Here’s a review of the questions:
- What home computer system is listed in the Guinness Book of World Records as “the biggest selling computer of all time”?
- In computer technology parlance, what does RAID mean?
- What is described as “a communication protocol for peer-to-peer file sharing which enables users to distribute data and electronic files over the internet in a decentralized manner?”
And here are the answers:
- The Commodore 64. Introduced at the Consumer Electronics Show in January 1982, the Commodore 64 was an inexpensive and popular home computer. It used a 1 mHz processor and had 64 kilobytes of random-access memory, which is how it got its name. The initial retail price was $595, but by May 1983, it dropped to $250. In the eleven years it was manufactured, between 17 and 30 million were sold worldwide, making it the most popular early home computer. It made instant computer geeks out of millions of people in the 80’s and early 90’s.
- Redundant Array of Inexpensive Disks. The term RAID was coined in 1987 by David Patterson, Randy Katz and Garth A. Gibson. In their 1988 technical report, “A Case for Redundant Arrays of Inexpensive Disks (RAID),” the three argued that an array of inexpensive drives could beat the performance of the top expensive disk drives of the time. By using redundancy, a RAID array could be more reliable than any one disk drive. It revolutionized enterprise data storage technology, building in the peace of mind of redundancy (from RAID 1 & above), which can greatly minimize downtime suffered due to individual drive failures.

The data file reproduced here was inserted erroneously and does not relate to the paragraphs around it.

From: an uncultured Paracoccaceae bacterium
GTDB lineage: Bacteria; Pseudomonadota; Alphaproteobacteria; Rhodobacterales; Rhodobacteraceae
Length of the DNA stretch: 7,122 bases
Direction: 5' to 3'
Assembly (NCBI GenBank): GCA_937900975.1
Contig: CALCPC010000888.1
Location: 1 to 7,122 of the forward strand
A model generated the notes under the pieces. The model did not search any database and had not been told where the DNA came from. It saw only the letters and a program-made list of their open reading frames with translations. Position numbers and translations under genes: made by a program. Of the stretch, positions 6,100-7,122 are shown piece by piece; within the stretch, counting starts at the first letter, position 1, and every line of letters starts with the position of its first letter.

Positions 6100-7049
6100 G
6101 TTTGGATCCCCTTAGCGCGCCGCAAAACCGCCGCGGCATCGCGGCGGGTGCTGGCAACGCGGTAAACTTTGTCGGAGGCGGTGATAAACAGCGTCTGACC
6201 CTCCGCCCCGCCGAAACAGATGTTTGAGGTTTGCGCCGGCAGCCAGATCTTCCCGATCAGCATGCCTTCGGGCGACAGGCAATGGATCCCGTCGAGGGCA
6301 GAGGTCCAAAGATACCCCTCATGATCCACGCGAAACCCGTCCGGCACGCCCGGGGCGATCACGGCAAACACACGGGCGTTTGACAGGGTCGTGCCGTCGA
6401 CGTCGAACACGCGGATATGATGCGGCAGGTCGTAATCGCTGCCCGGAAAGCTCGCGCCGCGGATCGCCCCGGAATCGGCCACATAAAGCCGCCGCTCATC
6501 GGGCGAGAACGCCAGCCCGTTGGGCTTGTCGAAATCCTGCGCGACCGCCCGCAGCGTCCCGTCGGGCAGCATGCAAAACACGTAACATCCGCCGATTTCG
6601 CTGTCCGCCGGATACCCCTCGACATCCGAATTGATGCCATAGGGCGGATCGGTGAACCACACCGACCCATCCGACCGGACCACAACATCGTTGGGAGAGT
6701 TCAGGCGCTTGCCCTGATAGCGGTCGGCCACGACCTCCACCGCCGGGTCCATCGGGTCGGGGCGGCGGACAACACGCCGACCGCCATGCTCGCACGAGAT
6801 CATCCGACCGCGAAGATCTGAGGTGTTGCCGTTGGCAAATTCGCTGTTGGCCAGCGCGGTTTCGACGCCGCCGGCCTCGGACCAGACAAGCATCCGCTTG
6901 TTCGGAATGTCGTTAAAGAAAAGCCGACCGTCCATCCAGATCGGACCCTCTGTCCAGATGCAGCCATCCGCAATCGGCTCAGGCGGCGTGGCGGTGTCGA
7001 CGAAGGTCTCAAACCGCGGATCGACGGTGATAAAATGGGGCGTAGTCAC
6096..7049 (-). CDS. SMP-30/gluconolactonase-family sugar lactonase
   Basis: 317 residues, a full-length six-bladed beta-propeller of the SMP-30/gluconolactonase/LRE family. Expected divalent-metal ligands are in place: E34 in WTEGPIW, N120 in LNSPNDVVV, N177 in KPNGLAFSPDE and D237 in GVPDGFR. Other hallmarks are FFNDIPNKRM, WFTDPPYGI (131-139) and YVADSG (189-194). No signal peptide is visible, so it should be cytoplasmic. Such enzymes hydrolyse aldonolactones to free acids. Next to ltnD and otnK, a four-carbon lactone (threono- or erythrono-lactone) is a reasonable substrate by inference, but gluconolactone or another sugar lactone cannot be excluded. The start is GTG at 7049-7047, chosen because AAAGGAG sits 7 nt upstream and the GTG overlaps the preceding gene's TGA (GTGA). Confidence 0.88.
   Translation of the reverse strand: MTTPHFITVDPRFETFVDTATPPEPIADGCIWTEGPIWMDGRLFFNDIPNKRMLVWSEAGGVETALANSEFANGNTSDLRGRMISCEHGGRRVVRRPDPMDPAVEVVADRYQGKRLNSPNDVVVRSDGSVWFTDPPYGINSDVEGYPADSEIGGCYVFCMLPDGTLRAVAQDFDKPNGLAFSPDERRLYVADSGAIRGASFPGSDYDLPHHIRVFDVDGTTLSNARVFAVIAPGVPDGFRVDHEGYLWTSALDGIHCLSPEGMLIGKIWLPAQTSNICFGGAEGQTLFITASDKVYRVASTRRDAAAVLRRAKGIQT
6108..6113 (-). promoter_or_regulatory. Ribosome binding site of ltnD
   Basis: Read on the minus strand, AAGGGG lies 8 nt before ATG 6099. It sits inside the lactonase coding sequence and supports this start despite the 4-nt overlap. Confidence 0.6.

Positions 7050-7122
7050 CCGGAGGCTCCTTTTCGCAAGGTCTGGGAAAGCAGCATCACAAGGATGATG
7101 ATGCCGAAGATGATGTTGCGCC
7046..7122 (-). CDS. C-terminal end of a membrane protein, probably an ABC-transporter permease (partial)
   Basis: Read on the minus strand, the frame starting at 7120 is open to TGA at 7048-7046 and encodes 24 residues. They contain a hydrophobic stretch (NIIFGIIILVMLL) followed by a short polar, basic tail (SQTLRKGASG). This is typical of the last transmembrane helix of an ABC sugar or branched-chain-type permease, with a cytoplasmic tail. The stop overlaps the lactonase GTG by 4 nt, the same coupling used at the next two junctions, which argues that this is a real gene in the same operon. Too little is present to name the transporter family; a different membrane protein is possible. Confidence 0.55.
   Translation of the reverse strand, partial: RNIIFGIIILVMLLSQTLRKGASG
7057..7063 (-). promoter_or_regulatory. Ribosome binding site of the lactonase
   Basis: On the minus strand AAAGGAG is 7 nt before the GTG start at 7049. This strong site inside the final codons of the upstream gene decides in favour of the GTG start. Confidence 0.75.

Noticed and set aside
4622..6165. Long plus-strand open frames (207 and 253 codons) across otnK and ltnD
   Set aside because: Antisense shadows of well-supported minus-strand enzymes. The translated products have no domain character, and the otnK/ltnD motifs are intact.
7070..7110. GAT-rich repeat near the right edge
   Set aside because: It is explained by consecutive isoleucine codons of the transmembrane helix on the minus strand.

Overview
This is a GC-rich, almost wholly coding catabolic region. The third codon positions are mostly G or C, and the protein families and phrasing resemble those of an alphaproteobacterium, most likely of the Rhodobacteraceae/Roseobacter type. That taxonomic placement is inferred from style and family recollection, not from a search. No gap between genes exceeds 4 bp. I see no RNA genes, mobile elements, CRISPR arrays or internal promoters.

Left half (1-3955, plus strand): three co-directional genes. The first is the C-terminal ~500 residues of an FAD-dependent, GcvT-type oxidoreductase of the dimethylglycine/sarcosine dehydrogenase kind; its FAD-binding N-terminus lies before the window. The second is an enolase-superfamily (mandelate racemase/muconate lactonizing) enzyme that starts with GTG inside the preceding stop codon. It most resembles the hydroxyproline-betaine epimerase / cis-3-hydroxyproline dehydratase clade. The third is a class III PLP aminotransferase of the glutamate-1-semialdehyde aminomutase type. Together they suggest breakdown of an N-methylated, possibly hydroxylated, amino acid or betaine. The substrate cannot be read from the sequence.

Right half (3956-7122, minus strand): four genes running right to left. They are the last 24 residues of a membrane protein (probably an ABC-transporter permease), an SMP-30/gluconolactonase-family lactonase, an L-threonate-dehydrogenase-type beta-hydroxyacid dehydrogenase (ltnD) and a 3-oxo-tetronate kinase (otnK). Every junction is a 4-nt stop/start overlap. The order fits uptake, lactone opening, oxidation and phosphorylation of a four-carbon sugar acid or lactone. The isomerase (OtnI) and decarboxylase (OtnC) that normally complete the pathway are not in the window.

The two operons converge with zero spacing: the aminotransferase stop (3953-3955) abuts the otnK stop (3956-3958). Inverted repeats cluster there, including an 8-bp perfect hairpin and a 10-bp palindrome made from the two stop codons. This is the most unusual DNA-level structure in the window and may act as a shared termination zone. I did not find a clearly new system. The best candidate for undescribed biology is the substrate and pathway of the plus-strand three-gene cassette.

- BitTorrent. To send or receive files, a person uses a BitTorrent client on their internet-connected computer. A BitTorrent client is a computer program that implements the BitTorrent protocol. As of January 2012, BitTorrent is estimated as being utilized by more than a quarter of a billion people monthly. BitTorrent may sometimes be limited by Internet Service Providers (ISPs), on legal or copyright grounds.